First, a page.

CD reviews

Jean-Louis Matinier & Kevin Seddiki – “Rivages”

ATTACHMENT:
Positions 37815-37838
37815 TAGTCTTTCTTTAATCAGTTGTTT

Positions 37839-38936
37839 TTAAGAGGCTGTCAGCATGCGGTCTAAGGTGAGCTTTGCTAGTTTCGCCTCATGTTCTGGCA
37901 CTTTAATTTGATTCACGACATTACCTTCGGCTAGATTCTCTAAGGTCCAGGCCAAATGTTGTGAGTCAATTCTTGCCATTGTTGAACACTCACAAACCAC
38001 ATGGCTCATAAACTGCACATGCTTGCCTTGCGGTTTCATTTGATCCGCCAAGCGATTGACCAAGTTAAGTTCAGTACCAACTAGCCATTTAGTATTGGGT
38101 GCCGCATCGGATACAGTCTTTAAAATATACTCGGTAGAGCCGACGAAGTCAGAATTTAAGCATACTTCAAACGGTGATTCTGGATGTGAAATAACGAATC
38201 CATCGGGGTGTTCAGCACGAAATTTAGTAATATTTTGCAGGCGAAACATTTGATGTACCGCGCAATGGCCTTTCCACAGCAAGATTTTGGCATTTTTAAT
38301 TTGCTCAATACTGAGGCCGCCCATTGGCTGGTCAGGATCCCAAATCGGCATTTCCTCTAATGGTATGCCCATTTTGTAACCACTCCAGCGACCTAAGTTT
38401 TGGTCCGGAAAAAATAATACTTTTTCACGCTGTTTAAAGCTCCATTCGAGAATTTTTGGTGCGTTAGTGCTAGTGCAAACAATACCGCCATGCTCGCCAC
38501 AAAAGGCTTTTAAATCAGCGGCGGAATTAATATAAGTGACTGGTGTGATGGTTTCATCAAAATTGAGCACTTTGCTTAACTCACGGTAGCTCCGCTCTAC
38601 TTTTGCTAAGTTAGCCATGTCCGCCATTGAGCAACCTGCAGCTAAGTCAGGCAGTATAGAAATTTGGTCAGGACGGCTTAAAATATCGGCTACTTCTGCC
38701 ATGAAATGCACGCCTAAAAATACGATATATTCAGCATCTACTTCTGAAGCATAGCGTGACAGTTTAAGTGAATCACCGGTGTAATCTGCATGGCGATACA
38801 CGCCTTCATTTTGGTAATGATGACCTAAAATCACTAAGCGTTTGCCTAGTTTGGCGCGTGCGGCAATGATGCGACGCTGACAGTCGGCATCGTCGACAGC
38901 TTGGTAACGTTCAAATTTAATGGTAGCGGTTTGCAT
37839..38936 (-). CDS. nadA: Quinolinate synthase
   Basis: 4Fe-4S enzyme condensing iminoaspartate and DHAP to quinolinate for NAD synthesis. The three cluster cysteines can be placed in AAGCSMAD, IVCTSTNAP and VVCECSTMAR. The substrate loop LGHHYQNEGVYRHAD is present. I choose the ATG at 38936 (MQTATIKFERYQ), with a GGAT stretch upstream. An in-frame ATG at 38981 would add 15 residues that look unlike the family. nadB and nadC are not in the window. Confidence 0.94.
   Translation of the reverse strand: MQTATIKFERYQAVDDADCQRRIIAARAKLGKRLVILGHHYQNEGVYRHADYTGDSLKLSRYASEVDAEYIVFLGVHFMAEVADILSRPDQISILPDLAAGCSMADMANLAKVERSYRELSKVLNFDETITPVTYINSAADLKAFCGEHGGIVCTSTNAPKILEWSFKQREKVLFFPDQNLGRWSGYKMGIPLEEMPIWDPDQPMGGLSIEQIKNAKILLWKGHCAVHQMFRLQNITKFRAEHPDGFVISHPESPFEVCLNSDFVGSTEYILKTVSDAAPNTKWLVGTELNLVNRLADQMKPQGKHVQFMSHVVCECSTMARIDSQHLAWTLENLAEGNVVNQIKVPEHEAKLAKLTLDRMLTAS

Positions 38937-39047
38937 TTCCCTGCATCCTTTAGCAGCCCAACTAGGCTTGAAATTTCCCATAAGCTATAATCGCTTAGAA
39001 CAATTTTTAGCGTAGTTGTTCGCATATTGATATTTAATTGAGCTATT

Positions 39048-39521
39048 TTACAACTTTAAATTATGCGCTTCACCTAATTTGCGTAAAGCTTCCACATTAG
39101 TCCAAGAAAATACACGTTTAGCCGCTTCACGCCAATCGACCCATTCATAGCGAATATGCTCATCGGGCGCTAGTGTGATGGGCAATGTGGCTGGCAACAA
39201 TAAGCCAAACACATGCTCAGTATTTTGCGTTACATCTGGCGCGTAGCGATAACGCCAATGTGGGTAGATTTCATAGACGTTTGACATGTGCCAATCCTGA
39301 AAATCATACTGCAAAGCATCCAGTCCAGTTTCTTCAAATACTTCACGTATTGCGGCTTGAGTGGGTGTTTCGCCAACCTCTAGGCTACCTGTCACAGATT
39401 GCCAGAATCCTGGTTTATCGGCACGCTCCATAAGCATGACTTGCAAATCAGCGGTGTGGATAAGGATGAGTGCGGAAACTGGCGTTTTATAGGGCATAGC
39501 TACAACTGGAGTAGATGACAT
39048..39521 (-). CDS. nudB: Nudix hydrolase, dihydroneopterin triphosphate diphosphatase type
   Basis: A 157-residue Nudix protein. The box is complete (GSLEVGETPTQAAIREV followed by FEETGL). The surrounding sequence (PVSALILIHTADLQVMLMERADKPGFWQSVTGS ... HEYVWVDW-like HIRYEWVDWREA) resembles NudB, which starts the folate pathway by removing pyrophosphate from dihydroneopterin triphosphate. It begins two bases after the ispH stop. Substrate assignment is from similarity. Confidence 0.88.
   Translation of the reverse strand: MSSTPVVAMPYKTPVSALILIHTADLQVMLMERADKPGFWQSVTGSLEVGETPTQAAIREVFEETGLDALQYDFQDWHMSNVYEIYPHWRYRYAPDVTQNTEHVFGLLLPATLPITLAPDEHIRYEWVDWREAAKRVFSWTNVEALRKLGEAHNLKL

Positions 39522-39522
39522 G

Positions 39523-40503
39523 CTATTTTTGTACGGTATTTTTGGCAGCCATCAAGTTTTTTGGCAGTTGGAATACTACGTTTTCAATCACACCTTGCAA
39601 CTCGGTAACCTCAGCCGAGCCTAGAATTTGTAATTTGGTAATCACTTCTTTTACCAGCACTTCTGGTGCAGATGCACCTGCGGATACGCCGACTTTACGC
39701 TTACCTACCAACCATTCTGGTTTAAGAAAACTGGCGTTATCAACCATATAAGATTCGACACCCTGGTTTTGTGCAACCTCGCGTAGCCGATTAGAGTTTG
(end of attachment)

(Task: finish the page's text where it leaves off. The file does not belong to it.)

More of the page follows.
Jean-Louis Matinier and Kevin Seddiki – Rivages (ECM 0864800. CD review by Mary James) If you articulate the word “Rivages” aloud you breathe in and then out, gently and naturally. And so it is with this album by Jean-Louis Matinier and Kevin Seddiki: the breathing qualities of accordion and guitar are in complete and satisfying sympathy. Accordionist Matinier has appeared on ECM before, with Anouar Brahem on Le pas du Chat Noir and Louis Sclavis on Dans la Nuit, and he accompanied Juliette Gréco on tour. Seddiki is making his ECM debut with this album, having studied classical guitar and making his mark with several other duos – with percussionist Bijan Cheminari and singer Sandra Rumolino. Early on in his career Seddiki accompanied Dino Saluzzi and Al di Meola. His album Il Sentiero featured bandoneonist Daniele di Bonaventura (who duos with Maciek Pysz on Coming Home) so he has an affinity with bellowed instruments, and he works across many idioms. This particular duo met a decade ago, played as a trio with Cheminari and it subsequently became obvious that a duo would enable then to explore the juxtaposition of their two instruments and their shared ideas. Their repertoire grew gradually, the result is Rivages, an album of originals singly and jointly composed, a piece by Fauré, some traditional music which sounds jazzy (Greensleeves) and three striking improvised pieces which explore form. Seddiki has a sound of his own, characterised by delicate and nimble picking with a resonant percussive quality (enhanced by his study of the zarb with Cheminari), above all his sound and approach is supremely graceful and lyrical. Matinier is a master of the accordion, whose sustained notes that ebb and flow provide the perfect foil for the guitar. With a duo there is nowhere to hide, it is perhaps the most challenging but also the most rewarding, thoughtful and personal of musical partnerships. They share the lead and composition balance as equals. The inclusion of a solo improvised piece, Derivando, by Seddiki indicates Matinier’s high regard for Seddiki. The atmosphere of this album is dreamy, indeed one track is called Rêverie. The rocking of a baby’s cradle is imagined in the gentle Fauré, Les berceaux. Miroirs is an improvised piece, abstract and darker, the gentlest fluttering of hands on guitar body reminding us of Seddiki’s prowess on the zarb. Feux Follets, also improvised, is a delicious wisp of breathless restless fingerwork. Sous l’horizon by Matinier is the slowest piece, a gentle and meditative ending to a beautiful album by two masters at ease with each other and a stunning debut on ECM for Seddiki. And since it can be tricky to record guitars, it’s worth mentioning where the recording was made – the Auditorio Stelio Molo in Lugano, and as you’d expect, the sound is perfect because it is engineered by Stefano Amerio, listen out for the faintest drone at the opening of Après la pluie, you may catch your breath. Mary James, who lives in Gloucestershire, is a jazz promoter working with John Law and others. Twitter: @maryleamington

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